St. JOSEPH'S - AN UNUSUAL SCHOOL
by DAVE BARRY
school was unusual in 1963 in that you entered it at the age of five and
left when you reached the age of fifteen. The 1944 Education Act, which
established secondary schools for all, was very late reaching Roman
Catholics in the West Riding. The school was, and still is, St. Joseph’s,
on Newgate. Few children left at eleven to go to grammar school as the
Catholic ones were in Leeds, but it was still a highly regarded school
by local employers.
life of the school was very much involved with the activities of the
adjacent church in Crab Hill. Each week all the children would attend
Mass and Benediction (a blessing service) during school time. The
priests knew every child and the whole town would be witness to the
processions twice a year.
processions were led by a brass band and Catholics of the Parish would
carry their banners denoting membership of the Catholic Nurses Guild and
such like. Hymns were sung and roses scattered on the street by
schoolgirls dressed in white as the procession wound its way along
Ropergate, through the Buttercross (another Benediction!), up Beastfair
and back to the church. Many non-Catholics must have cursed us for
closing the Town Centre to traffic on those Sundays.
Holy Communions were also a very memorable event for most young
Catholics. Even as late as the 1950’s we first learned to write using
slates, but with chalk rather than slate pencils, moving very quickly to
ink, ink wells and scratchy stick pens. The top infant’s classroom of
Miss McGuire, still had desks in galleries, possibly one of the last in
(Beaky) Harring, was the head teacher of the ‘big school’ during
most of my time at the school and notable teachers included: Messers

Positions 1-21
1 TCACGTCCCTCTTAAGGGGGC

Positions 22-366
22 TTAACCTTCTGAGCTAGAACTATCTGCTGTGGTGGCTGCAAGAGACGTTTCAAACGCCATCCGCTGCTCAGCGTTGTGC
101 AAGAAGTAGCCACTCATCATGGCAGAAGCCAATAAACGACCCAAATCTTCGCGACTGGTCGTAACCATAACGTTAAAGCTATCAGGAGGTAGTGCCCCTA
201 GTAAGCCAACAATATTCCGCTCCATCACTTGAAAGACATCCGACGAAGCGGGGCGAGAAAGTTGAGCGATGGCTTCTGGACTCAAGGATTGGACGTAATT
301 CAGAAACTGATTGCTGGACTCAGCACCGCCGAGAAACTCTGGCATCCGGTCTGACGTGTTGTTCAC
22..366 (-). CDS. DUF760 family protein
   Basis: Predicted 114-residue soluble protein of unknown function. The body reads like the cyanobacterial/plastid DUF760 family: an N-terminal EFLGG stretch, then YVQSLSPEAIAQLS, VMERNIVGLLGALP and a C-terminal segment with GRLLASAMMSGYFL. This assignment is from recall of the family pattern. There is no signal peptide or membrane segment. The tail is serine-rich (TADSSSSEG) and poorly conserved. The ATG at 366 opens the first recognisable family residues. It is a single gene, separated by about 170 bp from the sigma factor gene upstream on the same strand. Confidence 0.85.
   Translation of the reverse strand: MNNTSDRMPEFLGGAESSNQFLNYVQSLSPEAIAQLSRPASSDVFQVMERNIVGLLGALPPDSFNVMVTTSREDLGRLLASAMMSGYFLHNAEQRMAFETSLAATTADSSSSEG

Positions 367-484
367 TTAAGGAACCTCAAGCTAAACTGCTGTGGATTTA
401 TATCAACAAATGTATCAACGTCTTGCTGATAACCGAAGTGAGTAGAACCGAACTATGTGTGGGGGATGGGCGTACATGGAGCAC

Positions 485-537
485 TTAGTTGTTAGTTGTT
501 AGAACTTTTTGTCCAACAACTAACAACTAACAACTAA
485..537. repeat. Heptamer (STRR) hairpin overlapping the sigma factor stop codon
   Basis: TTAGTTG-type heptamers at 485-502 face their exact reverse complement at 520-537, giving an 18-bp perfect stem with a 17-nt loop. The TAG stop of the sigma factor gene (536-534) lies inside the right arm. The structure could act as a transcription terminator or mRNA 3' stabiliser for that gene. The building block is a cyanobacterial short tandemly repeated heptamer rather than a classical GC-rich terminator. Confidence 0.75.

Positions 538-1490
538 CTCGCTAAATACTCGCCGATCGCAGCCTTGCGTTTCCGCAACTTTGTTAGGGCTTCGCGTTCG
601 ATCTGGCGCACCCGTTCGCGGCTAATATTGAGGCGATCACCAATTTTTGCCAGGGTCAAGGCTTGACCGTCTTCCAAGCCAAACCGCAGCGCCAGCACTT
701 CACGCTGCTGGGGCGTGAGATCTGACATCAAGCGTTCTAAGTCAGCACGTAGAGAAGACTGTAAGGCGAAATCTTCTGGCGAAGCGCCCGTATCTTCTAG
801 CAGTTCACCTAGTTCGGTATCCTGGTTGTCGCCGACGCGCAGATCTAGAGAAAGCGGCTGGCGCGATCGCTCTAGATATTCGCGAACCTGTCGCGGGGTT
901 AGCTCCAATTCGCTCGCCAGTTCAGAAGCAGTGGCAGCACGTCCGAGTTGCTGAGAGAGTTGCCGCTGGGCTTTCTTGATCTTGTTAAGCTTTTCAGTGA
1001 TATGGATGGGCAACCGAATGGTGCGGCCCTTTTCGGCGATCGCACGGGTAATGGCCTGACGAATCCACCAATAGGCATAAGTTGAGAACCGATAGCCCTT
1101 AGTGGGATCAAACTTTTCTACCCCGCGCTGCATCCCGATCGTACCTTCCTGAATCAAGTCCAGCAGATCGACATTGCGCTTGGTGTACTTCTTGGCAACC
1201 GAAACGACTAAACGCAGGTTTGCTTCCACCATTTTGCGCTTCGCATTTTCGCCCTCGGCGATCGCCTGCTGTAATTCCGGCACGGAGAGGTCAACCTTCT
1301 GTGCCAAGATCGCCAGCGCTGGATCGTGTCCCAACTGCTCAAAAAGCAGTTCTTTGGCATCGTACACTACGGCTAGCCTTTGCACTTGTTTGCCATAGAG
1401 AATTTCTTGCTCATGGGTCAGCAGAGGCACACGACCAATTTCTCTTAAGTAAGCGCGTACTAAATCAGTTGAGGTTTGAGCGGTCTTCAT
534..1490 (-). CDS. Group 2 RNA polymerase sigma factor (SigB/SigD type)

Lemon, Levy, McGuinness, the girls favourite, McDermott and Misses:
Ellen, Cairns, McGuire, McHardie, McKay and the almost legendary Mrs
Padgem of the reception class. ‘Beaky’ wielded the ‘stick’ with
school had no playing fields of its own and we would walk, or run, to
the field next to the Sun and Moon houses at the top of Halfpenny Lane.
I almost got into the school football team but failed the throw-in test
given to any potential wing half. Mr. Pagdin, who collected the waste
food after the school dinners, had his premises up there too. I remember
he used to pick up the pig bin and the contents would slip down the back
of his neck as he carried it to his lorry.
Day was at the Park and everyone would participate in at least one event
and one super sports person would seemingly win nearly everything and be
awarded the title "Victor Ludorem". I would love to know who
the lad was whose arm was pierced by a javelin - in flight - during one
of those events in the 1960’s.
unusual school also asked me to move ten tons of horse manure for the
gardens by wheelbarrow and to shovel a similar amount of coke into the
bunkers from the pile that had been left by lorry, both activities were
regarded as a privilege and a treat! I was also ‘Hall boy’ for some
months in my third year. I was allowed to miss every lesson – except
was unusual but when it did happen, Beaky would organise a boxing ring
in the playground and the bully would "put the gloves on" with
one of the older boys – the bully often ending up with a bloodied
class left in 1963 to go the new St. Wilfrid’s school at North
Featherstone and there we discovered that the education received at St.
Joseph’s had indeed been elementary. The school has great memories for
me but I wont embarrass any of my fellow pupils except Sheila, who
started in Mrs Pagem’s class on the same day as me, and Norman, who
was to be the first lad I sat next to.
write these few words in the hope that other readers who attended the
school will add to them over the next few months.